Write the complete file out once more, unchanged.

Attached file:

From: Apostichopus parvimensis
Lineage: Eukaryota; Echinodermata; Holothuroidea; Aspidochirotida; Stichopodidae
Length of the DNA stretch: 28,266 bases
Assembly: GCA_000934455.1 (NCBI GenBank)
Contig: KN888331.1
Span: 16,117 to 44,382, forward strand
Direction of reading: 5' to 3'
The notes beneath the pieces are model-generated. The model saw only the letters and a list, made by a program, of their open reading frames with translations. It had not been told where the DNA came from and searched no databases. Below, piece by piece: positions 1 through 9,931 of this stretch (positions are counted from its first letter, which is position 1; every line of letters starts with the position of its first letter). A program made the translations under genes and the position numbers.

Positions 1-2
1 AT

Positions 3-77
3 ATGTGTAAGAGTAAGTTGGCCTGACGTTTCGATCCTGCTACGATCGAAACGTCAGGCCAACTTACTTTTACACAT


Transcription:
From: Apostichopus parvimensis
Lineage: Eukaryota; Echinodermata; Holothuroidea; Aspidochirotida; Stichopodidae
Length of the DNA stretch: 28,266 bases
Assembly: GCA_000934455.1 (NCBI GenBank)
Contig: KN888331.1
Span: 16,117 to 44,382, forward strand
Direction of reading: 5' to 3'
The notes beneath the pieces are model-generated. The model saw only the letters and a list, made by a program, of their open reading frames with translations. It had not been told where the DNA came from and searched no databases. Below, piece by piece: positions 1 through 9,931 of this stretch (positions are counted from its first letter, which is position 1; every line of letters starts with the position of its first letter). A program made the translations under genes and the position numbers.

Positions 1-2
1 AT

Positions 3-77
3 ATGTGTAAGAGTAAGTTGGCCTGACGTTTCGATCCTGCTACGATCGAAACGTCAGGCCAACTTACTTTTACACAT